Though it may go under different names, security/data breach or security incidents clauses are also frequently addressed and highly disputed in contracts. If personal data are involved, data breach response is strictly regulated, and parties have little space to negotiate. However, possible redlines in these types of clauses will often concern the definition of security incidents, notification triggers and timeline (within the limits allowed by the law), corrective actions and remediation timelines and reimbursement of costs (which ties to the negotiation of the liability clauses discussed below). The power to negotiated will most certainly depend on the type of transaction, party’s interest at stake, but also party’s internal information security policies and organizational security structure.

Liabilities and indemnities

Last but not least, the circumstances under which a party will be liabile for breach of security measures (or breach of data) are often fiercely disputed and the scope of the indemnity provided will mostly depend on the type of transaction and bargaining power of the respective parties. Usually, parties agree on excluding liability for indirect damages and cap liability for direct damages. However, when negotiating security and privacy provisions, where multivendor arrangements are often involved, it becomes even more crucial to carefully consider and allocate cybersecurity risks.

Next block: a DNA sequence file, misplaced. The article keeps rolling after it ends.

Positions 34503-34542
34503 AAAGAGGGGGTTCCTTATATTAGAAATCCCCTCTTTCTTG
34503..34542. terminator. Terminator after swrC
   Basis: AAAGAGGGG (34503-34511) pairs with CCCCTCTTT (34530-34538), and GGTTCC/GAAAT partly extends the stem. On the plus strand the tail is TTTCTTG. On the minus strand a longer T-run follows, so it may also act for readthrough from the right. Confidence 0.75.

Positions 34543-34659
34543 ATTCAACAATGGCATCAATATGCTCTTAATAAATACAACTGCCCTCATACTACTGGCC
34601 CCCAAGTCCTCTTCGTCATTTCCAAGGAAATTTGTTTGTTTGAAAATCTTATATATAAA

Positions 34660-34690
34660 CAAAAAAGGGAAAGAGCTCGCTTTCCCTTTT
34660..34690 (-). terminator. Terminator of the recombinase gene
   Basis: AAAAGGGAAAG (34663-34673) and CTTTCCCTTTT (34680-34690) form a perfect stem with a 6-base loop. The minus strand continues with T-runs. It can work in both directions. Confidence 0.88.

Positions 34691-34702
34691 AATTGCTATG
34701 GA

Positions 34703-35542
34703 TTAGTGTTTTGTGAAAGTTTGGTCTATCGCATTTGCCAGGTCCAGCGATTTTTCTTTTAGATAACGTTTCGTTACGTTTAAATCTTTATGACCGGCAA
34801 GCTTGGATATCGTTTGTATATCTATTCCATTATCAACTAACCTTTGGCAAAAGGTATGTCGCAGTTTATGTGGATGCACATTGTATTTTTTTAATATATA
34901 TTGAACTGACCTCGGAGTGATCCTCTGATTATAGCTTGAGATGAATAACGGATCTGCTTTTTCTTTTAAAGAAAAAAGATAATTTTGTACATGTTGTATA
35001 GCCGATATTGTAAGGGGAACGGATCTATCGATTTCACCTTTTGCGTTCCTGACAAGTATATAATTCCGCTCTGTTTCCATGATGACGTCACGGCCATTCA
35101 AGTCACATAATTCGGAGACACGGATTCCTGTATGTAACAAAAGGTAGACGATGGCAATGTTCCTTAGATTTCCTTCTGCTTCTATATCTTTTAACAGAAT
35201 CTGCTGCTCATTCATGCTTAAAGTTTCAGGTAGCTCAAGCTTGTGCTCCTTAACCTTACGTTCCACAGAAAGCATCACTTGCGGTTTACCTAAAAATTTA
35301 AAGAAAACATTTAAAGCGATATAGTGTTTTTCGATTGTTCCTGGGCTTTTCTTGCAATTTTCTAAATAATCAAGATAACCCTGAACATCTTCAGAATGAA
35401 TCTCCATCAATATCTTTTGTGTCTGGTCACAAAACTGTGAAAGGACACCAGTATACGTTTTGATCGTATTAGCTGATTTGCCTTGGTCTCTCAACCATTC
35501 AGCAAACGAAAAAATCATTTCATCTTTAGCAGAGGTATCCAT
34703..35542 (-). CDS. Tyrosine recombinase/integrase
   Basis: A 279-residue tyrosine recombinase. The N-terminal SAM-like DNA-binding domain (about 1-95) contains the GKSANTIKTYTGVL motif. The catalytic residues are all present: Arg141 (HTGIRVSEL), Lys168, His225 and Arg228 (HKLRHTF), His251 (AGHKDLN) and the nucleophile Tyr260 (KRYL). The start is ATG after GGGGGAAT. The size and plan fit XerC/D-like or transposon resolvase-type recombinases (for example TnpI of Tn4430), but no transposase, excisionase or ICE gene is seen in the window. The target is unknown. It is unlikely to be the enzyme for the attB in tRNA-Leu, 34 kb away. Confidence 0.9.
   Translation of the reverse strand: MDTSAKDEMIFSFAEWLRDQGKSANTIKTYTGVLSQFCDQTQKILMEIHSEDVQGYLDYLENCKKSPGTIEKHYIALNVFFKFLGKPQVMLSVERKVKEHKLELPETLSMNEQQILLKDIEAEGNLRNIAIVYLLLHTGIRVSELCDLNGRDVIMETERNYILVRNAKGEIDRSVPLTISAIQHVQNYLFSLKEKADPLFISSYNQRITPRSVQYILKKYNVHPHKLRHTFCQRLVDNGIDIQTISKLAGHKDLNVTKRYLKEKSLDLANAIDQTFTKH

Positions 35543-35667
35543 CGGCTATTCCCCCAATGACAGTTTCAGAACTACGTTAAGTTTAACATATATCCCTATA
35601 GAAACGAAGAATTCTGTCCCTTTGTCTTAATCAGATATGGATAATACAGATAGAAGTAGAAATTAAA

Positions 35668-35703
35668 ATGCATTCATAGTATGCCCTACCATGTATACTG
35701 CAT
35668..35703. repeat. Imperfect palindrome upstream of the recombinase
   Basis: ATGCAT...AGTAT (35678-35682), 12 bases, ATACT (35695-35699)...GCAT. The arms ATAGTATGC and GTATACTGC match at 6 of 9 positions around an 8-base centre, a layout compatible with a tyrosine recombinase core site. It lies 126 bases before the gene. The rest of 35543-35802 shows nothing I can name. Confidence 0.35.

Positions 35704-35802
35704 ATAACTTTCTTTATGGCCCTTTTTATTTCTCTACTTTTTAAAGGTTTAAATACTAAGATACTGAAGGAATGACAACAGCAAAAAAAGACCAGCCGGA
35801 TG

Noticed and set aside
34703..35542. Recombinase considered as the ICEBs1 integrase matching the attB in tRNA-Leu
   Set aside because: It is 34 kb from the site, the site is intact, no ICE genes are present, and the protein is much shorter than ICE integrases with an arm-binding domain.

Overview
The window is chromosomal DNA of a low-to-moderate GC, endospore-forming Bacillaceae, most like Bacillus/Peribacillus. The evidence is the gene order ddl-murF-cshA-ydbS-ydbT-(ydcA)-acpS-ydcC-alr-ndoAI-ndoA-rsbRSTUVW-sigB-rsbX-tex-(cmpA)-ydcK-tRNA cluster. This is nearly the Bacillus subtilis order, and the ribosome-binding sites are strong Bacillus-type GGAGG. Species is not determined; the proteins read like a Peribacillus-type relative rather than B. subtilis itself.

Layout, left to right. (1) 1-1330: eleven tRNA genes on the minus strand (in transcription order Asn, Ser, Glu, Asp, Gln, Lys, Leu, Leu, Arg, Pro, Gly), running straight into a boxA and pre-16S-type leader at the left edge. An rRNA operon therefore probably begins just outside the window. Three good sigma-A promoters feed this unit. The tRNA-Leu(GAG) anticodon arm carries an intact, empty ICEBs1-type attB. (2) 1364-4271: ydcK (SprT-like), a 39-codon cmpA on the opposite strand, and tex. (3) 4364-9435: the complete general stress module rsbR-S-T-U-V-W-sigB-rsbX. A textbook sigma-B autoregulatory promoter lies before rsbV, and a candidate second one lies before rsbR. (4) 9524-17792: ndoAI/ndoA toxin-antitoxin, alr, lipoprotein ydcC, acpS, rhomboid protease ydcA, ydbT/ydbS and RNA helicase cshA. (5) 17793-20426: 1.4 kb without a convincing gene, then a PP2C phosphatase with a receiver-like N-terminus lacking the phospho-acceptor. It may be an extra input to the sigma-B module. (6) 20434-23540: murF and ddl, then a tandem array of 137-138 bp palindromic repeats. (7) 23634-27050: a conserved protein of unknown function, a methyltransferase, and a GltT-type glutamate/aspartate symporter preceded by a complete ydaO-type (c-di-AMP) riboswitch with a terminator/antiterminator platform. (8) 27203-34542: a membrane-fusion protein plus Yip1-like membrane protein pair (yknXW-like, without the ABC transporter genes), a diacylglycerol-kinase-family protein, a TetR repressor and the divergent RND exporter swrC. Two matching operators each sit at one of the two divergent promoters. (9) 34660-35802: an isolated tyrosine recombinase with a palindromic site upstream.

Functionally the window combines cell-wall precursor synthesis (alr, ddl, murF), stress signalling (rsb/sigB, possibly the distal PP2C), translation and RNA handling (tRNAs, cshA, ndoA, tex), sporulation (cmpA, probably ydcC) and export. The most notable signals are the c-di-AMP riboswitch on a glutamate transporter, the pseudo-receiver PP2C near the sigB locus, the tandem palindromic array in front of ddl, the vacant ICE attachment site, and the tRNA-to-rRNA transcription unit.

As mentioned above, depending on the role and the interest at stake, parties will either cap liability at the lowest amount possible or, carve out or provide for separate super caps for breach of data security and privacy. When negotiating liability caps, it is very important to understand the real risks associated with the type of transaction, the type of product or services and whether there is any third party involved which affects parties’ liability.

Conclusion

Cybersecurity is a key risk many businesses are addressing in B2B relationships. An increasing regulatory intervention, frequent reliance on third-party service providers for data processing and imminent cybersecurity threats to business data and assets has led businesses to reconsider security and privacy provisions in their new and existing contractual relationships. Security standards established by laws and regulations are intentionally open-ended to keep up with the pace of technology changes. There is no one-size-fits-all approach to allocating cybersecurity risks through contractual terms, yet businesses should be able to understand the implications of cybersecurity and privacy provisions in their contracts and strategically negotiate these terms.